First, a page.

“Every choice you make has an end result.” Zig Ziglar
I recently reviewed a number of 20-minute videos of trainers in a global organization. I found three major issues. First, there was a heavy reliance on PowerPoint. Second, there was a huge amount of information. Third, it was unclear what the audience was supposed to do with the information.
Let’s look at the issues, one at a time.
When I say that there was a heavy reliance on PowerPoint, this is what I saw:
1. The slides were filled with text.
2. The text was too small to see from the back of the room.
3. The trainers read the slides to the participants.
4. The PowerPoint slides comprised the … Read the rest
Checking for Comprehension
- Check for comprehension of the content. You can do this by asking questions or encouraging participants to provide some examples.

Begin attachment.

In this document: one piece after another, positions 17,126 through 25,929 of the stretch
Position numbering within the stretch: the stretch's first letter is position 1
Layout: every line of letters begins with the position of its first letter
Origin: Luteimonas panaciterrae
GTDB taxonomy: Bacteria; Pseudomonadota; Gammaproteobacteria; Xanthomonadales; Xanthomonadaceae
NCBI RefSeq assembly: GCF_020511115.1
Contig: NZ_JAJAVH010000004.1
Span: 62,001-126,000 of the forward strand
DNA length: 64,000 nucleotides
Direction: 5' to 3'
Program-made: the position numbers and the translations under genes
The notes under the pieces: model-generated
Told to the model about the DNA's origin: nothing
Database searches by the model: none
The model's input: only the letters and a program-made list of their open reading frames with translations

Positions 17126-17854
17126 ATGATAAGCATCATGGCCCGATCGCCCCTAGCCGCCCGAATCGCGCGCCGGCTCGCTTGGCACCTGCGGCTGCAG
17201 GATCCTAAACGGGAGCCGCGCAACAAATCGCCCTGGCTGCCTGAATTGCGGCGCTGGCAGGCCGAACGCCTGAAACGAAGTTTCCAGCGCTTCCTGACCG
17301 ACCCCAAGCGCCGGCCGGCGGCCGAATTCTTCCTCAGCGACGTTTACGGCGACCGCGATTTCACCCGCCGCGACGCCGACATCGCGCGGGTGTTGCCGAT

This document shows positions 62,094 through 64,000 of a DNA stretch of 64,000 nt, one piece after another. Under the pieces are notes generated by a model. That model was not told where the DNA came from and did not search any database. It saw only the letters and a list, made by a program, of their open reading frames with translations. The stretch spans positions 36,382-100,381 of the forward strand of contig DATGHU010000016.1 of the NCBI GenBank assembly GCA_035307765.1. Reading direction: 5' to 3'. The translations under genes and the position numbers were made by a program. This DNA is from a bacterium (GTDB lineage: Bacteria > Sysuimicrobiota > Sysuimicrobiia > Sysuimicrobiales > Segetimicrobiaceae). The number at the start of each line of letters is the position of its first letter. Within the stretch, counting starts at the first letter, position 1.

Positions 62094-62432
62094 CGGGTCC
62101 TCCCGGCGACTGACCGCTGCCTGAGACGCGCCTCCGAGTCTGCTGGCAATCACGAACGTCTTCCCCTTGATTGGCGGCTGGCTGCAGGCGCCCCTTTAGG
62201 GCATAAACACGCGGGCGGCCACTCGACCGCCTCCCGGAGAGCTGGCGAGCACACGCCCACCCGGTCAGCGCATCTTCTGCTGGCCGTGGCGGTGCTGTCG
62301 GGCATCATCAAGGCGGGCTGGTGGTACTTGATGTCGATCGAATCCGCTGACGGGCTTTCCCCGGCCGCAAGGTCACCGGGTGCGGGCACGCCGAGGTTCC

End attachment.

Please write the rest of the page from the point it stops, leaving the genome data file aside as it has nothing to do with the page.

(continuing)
- After giving an assignment, walk around the room to be sure that they understand and are working on the correct assignment.
- Check with the participants occasionally- either in the large group, by talking with individuals during the break, or dip-sticking the small groups- to be sure that the pace is comfortable and everyone is on the same page with you.
- It is important to have the individual or group representatives report out after they have completed an exercise. Otherwise, they will not have any sense of closure.
- Draw out the correct or more complete answers